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Healthcare workers are significantly more likely to develop severe coronavirus complications than non-essential staff, research suggests.
Throughout the pandemic, medical professionals like doctors, nurses and paramedics have been on the front-line, raising concerns they are at greater risk of catching the virus from infected patients.
With the coronavirus said to be mild in four out of five cases, scientists from the University of Glasgow set out to better understand how many medical staff who catch the infection develop severe disease, known as COVID-19.
After analysing more than 120,000 people aged 49 to 64, results suggest healthcare workers are seven times more likely to endure serious coronavirus complications than non-essential staff.
Social and education workers were found to be 84% more at risk of severe COVID-19.
When looking at ethnicity, the scientists found the odds of a severe infection among Black and Asian non-essential workers was similar to those for white essential workers.
Statistics have repeatedly flagged people of a non-white ethnicity are more likely to catch, and become seriously ill, with the coronavirus.
To curb the coronavirus outbreak, Boris Johnson introduced a nationwide lockdown on 23 March, requiring those who can work from home to do so.
Since lockdown was lifted several months later, a strict tier system and series of “circuit-breakers” were introduced throughout the UK to try and get a handle on rising cases.
Throughout this time, office staff have largely been encouraged to work from home.
Concerns have been raised “key workers” who cannot carry out their job remotely – like pharmacists, supermarket staff and bus drivers – may be more likely to encounter the virus.
To learn more, the Glasgow scientists analysed data from the UK Biobank study carried out between 2006 and 2010.
This long-term research project tracks factors that may influence the onset of disease in around half a million middle-age and elderly adults, enabling the scientists to gauge the participants’ underlying health.
This data was linked to coronavirus test results from Public Health England and recorded deaths from 16 March to 26 July.
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More than 120,000 middle-aged adults were analysed, of whom just under a third (29%) were classed as essential workers.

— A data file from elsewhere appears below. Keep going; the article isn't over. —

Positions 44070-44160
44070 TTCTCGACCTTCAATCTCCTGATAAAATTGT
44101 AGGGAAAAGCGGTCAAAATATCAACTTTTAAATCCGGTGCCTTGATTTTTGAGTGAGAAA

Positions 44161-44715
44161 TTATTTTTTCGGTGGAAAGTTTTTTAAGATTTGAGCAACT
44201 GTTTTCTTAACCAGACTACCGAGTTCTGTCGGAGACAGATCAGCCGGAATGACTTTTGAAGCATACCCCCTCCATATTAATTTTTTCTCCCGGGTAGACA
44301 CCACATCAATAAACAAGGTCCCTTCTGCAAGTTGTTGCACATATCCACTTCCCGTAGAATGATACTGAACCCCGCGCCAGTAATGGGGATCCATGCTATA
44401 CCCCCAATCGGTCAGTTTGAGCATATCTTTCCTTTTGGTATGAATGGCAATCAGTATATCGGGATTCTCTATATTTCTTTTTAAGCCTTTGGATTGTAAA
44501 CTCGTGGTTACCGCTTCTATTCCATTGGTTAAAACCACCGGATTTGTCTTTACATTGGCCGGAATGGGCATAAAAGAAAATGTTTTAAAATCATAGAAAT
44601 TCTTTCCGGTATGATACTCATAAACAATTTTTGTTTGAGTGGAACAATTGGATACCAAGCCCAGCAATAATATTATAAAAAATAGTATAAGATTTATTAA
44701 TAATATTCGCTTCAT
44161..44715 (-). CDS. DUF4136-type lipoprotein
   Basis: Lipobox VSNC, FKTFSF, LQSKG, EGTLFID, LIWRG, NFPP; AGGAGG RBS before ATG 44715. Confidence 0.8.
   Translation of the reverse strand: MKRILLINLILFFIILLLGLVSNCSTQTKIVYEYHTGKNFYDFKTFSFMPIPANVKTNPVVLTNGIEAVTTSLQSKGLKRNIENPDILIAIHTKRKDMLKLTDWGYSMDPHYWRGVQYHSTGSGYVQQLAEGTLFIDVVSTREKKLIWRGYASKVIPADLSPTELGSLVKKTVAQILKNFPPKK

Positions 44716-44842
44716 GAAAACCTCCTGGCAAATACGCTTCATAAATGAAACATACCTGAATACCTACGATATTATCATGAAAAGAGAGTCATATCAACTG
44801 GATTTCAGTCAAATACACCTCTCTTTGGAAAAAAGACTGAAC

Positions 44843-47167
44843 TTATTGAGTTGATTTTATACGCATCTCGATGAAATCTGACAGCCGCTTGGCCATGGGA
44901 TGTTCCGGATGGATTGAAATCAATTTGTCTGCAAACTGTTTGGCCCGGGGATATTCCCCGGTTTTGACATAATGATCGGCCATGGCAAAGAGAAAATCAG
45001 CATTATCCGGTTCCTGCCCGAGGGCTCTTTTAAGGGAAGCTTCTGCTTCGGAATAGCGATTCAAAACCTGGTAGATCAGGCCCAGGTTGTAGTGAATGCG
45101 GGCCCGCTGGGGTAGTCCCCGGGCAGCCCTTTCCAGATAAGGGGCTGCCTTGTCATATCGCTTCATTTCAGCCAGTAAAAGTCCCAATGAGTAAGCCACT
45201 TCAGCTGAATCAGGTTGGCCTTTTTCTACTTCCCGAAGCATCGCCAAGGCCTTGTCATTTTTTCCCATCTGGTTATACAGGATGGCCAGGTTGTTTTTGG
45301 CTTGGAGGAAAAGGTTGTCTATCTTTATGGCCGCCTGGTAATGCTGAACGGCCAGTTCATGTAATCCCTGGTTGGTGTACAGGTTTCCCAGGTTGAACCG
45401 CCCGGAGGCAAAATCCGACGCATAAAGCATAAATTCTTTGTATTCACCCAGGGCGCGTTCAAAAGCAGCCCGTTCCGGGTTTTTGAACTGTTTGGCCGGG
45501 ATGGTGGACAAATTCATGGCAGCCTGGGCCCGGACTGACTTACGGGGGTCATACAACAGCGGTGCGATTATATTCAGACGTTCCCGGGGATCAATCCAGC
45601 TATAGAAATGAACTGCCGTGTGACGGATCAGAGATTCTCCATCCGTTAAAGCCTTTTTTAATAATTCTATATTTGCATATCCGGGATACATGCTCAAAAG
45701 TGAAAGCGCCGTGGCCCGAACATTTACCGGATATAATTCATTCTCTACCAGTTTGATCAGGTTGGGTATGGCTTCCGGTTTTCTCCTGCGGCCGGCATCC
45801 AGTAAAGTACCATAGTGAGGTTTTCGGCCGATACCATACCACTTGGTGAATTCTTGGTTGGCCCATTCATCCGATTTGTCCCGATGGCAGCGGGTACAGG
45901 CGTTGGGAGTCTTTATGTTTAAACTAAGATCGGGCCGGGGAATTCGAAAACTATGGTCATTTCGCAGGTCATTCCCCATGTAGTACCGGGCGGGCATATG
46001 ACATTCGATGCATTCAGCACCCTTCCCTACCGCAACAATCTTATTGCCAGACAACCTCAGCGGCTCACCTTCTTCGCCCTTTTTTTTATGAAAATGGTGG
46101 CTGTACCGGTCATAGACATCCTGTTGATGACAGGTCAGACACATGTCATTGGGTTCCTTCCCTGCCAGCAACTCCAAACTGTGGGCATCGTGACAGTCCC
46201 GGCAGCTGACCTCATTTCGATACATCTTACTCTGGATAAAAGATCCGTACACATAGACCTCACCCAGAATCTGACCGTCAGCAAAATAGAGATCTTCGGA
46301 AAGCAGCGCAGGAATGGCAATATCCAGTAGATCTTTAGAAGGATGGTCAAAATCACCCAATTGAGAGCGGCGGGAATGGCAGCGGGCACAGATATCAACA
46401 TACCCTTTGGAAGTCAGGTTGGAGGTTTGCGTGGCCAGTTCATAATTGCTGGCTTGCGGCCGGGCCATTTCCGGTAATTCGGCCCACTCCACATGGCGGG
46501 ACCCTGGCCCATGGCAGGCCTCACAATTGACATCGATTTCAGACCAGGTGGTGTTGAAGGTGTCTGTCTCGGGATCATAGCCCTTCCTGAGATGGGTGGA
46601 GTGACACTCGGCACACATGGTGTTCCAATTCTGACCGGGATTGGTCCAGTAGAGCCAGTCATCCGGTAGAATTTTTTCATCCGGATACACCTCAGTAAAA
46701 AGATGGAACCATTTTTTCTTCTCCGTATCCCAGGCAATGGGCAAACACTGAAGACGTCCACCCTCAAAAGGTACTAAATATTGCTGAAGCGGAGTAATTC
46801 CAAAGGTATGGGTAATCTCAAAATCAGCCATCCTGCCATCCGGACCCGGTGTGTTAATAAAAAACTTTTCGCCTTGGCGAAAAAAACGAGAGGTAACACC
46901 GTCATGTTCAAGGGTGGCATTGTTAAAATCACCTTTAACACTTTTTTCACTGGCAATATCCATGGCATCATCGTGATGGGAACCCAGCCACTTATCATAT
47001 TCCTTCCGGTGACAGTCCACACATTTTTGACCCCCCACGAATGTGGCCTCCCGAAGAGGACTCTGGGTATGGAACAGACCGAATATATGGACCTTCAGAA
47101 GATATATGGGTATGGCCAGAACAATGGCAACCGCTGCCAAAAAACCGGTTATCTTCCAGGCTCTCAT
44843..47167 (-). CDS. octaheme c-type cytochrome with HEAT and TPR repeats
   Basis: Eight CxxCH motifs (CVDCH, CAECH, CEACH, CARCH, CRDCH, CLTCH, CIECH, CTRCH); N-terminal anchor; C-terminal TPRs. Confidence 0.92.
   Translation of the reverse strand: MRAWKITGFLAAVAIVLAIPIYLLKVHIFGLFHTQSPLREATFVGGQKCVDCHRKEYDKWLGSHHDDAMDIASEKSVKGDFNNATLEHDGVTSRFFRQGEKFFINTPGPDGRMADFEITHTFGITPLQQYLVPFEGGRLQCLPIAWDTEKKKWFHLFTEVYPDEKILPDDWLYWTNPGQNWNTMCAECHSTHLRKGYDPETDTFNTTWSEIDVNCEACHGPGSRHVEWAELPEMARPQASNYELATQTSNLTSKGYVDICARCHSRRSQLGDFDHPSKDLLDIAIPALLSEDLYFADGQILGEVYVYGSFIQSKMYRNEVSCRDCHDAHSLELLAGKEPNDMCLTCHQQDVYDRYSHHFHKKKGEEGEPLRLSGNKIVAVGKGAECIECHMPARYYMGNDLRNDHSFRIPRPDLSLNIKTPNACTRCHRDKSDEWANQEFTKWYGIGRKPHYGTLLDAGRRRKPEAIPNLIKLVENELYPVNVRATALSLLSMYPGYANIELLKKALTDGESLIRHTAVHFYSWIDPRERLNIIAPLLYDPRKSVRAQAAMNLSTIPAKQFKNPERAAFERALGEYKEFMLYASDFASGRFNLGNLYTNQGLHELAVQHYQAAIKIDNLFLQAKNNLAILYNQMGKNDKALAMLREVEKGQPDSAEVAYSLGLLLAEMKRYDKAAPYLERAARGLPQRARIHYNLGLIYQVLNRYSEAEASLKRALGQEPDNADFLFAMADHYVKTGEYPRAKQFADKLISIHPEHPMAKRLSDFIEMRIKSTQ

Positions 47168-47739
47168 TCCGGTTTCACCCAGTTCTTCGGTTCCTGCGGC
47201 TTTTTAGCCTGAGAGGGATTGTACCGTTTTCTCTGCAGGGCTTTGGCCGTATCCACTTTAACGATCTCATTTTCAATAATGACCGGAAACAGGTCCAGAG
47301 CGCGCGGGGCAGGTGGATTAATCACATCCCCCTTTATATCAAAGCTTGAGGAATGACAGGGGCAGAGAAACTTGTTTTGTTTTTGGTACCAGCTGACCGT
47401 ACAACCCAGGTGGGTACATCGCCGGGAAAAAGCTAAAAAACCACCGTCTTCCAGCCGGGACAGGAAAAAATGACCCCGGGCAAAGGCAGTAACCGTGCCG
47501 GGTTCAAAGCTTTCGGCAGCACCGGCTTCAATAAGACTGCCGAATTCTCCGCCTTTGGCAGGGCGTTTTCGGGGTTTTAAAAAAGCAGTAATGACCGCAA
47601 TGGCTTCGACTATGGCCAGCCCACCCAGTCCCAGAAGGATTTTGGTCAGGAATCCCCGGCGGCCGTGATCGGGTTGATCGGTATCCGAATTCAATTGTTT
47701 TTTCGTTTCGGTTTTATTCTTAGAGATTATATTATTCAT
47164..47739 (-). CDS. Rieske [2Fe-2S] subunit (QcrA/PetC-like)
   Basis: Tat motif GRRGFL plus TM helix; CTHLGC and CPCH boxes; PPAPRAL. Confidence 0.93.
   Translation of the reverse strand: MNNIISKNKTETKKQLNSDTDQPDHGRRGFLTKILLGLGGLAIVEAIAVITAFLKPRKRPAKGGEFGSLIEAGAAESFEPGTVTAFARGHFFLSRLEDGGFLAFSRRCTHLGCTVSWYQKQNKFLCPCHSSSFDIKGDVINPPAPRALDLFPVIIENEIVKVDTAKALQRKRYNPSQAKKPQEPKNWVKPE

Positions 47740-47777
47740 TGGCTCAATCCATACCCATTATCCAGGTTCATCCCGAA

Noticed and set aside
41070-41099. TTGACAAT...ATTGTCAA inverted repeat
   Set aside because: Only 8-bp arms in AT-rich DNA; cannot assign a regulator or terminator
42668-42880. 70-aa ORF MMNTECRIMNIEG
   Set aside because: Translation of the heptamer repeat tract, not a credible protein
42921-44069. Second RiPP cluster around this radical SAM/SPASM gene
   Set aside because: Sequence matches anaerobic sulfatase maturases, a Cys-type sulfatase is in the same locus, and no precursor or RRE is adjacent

Of these, 9% were employed in healthcare, 11% in social care or education, and the remaining 9% in professions like the police, transport or food preparation.
Overall, 271 of the participants developed severe COVID-19, defined as testing positive for the coronavirus while receiving hospital care or a death attributable to the infection.
The results, published in the journal Occupational & Environmental Medicine, suggest the healthcare workers were around seven times more likely to develop severe COVID-19 than the non-essential employees.
The risk rose to nearly nine times among medical support staff specifically, like nursing assistants and hospital porters.
Non-essential workers with a Black or Asian background were found to be over three times more likely to develop severe COVID-19 than white non-essential workers, while Black and Asian essential workers faced over eight times the risk.
Why people of non-white ethnicity may be at greater risk of the coronavirus is not entirely clear. Experts have suggested a higher prevalence of underlying health conditions, living in crowded homes and dependence on public transport.
The Glasgow scientists’ results remained true after they accounted for other factors that may influence a person’s COVID-19 risk, like pre-existing medical issues.
The exception was transport workers, whose risk of coronavirus complications was linked to their socioeconomic status.
“Our findings reinforce the need for adequate health and safety arrangements and provision of PPE [personal protective equipment] for essential workers, especially in the health and social care sectors,” concluded the scientists.
“The health and wellbeing of essential workers is critical to limiting the spread and managing the burden of global pandemics.”
The scientists added, however, the initial Biobank data was collected in 2006, with this information potentially also not applying to the population as a whole.
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